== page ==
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Erin Brockovich on the case of NY mystery illness

Sara McGinnis is a slightly mossy Northwest gal living in an otherwise all-male household. She contributes to both the BabyCenter Blog and SheKnows Entertainment, and is a fan of Twitter and Facebook friends. When not tethered to wifi...

Erin Brockovich to investigate in NY

Erin Brockovich is back in action, though this time she's far from PG&E in California. The woman who was played by Julia Roberts in 2000 now smells something fishy happening in New York.

Erin BrokovichErin Brockovich is bringing her world-famous investigative skills to New York. The environmental activist is looking to figure out what is causing teens to fall mysteriously ill.

ABC News reports 15 teens in the New York area are suffering from facial tics and verbal outbursts. Many of the teens in the group have "been diagnosed with conversion disorder -- a psychological condition that causes physical symptoms like jerky tics, convulsions and even paralysis" but Erin Brockovich thinks there may be more to the story.

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The 51-year-old, who famously was instrumental in constructing a case against Pacific Gas & Electric Company (PG&E) in 1994, suspects contaminated groundwater from a chemical spill from more than four decades ago may be behind the troubling symptoms.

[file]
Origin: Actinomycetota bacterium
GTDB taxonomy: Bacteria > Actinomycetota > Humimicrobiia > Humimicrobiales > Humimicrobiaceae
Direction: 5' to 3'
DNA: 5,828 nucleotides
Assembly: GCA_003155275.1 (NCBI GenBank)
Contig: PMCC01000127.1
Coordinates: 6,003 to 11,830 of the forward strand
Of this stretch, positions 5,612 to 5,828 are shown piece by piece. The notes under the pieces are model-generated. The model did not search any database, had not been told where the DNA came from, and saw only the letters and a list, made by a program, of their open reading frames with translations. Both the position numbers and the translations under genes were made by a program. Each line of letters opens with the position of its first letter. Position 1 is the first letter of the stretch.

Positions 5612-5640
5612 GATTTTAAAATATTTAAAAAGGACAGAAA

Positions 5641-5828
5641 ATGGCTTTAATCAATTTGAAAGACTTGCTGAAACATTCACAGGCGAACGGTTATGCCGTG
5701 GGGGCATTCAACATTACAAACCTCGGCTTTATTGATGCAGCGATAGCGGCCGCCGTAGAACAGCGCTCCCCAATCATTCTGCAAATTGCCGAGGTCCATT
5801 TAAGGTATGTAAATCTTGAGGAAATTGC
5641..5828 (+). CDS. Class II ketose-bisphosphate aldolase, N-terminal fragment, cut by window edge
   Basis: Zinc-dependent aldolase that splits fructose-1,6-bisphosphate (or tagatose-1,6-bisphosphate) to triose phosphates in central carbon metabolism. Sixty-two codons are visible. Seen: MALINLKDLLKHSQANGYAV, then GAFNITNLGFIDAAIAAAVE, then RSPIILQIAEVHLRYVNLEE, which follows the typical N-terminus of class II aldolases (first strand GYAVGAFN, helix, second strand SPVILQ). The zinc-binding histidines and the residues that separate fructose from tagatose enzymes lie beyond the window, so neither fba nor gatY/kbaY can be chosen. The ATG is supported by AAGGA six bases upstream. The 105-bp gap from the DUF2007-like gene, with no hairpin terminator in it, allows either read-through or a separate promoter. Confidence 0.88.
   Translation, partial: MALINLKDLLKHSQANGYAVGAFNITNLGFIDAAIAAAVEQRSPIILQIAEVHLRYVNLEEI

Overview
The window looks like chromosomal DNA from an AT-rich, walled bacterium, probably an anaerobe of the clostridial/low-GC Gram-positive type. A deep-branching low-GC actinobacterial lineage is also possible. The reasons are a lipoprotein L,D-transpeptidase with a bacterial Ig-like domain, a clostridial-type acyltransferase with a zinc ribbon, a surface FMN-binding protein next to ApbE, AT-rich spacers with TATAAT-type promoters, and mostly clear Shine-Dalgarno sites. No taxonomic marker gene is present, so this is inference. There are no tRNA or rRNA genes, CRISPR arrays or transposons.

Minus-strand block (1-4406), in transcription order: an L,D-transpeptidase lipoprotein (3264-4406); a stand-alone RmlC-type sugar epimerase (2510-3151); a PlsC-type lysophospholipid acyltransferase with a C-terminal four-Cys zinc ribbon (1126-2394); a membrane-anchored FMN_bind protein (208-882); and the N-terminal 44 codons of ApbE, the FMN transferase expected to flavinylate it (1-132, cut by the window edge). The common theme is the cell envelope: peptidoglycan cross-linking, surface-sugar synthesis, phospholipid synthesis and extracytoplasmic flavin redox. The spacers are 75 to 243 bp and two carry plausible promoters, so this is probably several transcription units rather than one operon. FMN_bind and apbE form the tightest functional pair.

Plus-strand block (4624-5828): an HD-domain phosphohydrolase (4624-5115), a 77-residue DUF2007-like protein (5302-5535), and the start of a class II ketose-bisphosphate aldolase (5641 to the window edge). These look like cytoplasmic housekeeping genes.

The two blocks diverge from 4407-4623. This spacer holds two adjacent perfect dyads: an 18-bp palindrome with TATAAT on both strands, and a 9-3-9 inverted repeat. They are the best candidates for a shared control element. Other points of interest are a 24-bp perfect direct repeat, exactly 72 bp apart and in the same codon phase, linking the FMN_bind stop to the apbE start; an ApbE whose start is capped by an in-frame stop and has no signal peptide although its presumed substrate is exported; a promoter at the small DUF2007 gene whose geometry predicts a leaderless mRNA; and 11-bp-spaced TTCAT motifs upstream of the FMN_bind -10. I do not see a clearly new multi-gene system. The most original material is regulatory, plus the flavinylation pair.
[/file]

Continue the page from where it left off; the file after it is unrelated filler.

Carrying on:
"They have not ruled everything out yet," Erin Brockovich told USA Today. "The community asked us to help, and this is what we do."

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All 15 of the affected teens attended Le Roy High School when they started showing symptoms last fall. In 1970 a derailed train spilled cyanide and trichloroethene within three miles of that same school.

"We're just trying to eliminate everything, and she wants to eliminate that it's the environment," said Don Miller, father of one of the teens. "It's a possibility and she wants to either prove it is or it isn't something in the environment."

The New York Department of Health investigated the matter and found "no evidence of environmental or infection as the cause of the girls' illness," according to department spokesman Jeffrey Hammond. "The school is served by a public water system. ... An environmental exposure would affect many people."

Image via WENN
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